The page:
What is a digital value loop?
A digital value loop is a recurring set of interrelated discrete activities that firms perform to transform digital assets into valuable digital offerings through ongoing and dynamic engagement with customers as users. Digital native firms like Netflix and Amazon, and a growing number of traditional firms like Disney and Walmart, sense and shape the experience of customers-as-users by using a set of digital tools. These experiences are not limited to pure digital experiences but computationally augmented experiences.
Activities that shape value loop
As shown in the Figure, a digital value loop has two parts: sensing and shaping. The sensing part happens in the physical world. Using the first-party, second-party, and third-party data, a firm can sense the dynamically changing contexts a user is in. Mobile and embedded hardware assets equipped with various sensors tethered to the cloud play a crucial role in building the sensing part of the digital value loop.
Inferring, the first activity in a digital value loop, involves using data and analytics to make informed guesses or interpretations about users' needs, preferences, and behaviors. This requires the use of algorithms and machine learning models to uncover patterns and insights from data, such as identifying which features of a product are most appealing to customers. A well-known example of inferring in action is Netflix's recommendation system, which uses a viewer's past viewing history to suggest other titles they may enjoy.
Predicting, the second activity in a digital value loop, involves using data to forecast future trends, behavior, or events. This often involves the use of predictive analytics, which employs data mining, machine learning, and other statistical techniques to generate a forecast. For example, online retailers like Amazon use predictive analytics to suggest products that a customer may want to buy based on their browsing and purchasing history. By predicting the likelihood of a customer's future behavior, firms can tailor their marketing efforts and personalize the customer experience.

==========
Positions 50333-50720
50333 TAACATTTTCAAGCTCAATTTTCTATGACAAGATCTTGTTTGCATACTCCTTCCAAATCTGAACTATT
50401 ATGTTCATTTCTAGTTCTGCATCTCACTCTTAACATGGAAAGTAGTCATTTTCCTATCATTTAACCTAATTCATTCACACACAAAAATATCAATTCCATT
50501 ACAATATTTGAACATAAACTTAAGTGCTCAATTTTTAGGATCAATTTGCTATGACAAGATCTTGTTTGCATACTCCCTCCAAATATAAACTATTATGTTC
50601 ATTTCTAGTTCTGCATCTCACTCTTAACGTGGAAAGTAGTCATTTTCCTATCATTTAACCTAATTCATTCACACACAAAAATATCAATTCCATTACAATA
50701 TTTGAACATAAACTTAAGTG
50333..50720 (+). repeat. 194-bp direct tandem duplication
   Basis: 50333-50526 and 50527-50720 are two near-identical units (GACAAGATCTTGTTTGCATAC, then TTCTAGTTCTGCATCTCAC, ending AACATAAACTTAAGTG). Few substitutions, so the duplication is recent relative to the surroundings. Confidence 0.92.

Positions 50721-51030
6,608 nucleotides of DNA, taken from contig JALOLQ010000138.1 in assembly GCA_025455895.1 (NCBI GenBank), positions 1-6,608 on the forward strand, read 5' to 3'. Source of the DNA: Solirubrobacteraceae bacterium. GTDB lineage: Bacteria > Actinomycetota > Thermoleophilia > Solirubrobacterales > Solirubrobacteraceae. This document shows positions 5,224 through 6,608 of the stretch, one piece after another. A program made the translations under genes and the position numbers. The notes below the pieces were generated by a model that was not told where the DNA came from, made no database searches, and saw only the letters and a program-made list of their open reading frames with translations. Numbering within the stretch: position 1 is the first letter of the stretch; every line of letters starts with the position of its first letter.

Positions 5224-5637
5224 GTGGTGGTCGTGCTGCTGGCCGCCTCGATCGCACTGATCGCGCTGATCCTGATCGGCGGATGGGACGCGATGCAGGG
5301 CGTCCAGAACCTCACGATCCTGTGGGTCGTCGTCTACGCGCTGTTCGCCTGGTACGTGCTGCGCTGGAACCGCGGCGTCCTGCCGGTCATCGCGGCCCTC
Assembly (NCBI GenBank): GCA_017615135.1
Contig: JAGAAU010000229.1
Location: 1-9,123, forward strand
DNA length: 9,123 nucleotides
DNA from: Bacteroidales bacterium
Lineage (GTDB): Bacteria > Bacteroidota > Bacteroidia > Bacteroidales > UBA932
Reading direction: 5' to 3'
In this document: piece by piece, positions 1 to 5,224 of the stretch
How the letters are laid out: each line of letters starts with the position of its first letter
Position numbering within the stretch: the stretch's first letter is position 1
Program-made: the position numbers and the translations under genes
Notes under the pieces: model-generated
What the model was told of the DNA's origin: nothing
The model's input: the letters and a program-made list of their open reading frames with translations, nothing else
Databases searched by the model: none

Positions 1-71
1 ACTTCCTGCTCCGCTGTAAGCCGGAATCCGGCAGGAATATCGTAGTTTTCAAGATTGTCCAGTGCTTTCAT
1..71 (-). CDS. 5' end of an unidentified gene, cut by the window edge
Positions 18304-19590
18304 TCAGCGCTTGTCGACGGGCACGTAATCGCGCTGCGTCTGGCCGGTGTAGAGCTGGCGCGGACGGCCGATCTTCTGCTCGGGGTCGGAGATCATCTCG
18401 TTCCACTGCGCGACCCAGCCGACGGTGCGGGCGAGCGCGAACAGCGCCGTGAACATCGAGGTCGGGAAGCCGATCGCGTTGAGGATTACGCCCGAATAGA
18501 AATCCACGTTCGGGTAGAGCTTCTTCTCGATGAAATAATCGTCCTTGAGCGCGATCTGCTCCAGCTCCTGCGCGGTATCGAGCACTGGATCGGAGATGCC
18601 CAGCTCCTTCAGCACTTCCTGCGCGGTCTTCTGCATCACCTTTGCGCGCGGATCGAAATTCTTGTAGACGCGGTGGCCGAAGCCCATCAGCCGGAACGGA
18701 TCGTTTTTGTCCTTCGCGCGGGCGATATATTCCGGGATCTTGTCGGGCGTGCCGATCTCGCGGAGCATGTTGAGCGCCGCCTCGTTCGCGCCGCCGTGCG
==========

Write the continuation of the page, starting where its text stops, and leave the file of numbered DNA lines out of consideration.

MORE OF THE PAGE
Generating, the third activity in a digital value loop, involves creating and delivering digital content or products that meet the needs and preferences of users. This requires a deep understanding of user needs and an ability to transform data and insights into valuable digital offerings. For example, Nike's digital platform, Nike Training Club, generates personalized workout plans for users based on their fitness goals and past workouts. By generating digital content tailored to each user's unique needs, Nike creates a valuable digital experience that helps them stand out in a crowded market.
Orchestrating, the fourth and final activity in a digital value loop, involves coordinating and integrating different parts of the organization to deliver a seamless, end-to-end customer experience. This requires the use of digital tools and platforms to facilitate communication and collaboration across departments and functions. A well-known example of this is Uber's app, which orchestrates a complex set of activities that connect riders with drivers, from real-time mapping to payment processing. By effectively orchestrating these activities, Uber creates a seamless and hassle-free experience for users.
Together, these four activities form a digital value loop that enables firms to sense and shape the experience of customers-as-users, creating valuable digital products and experiences. By inferring and predicting user behavior, generating personalized digital content, and orchestrating a seamless end-to-end customer experience, firms can build sustainable competitive advantages and capture new sources of value. However, to be effective, these digital value loops must be deliberately designed, supported by key capabilities, and strategically managed to extract unique value from digital assets.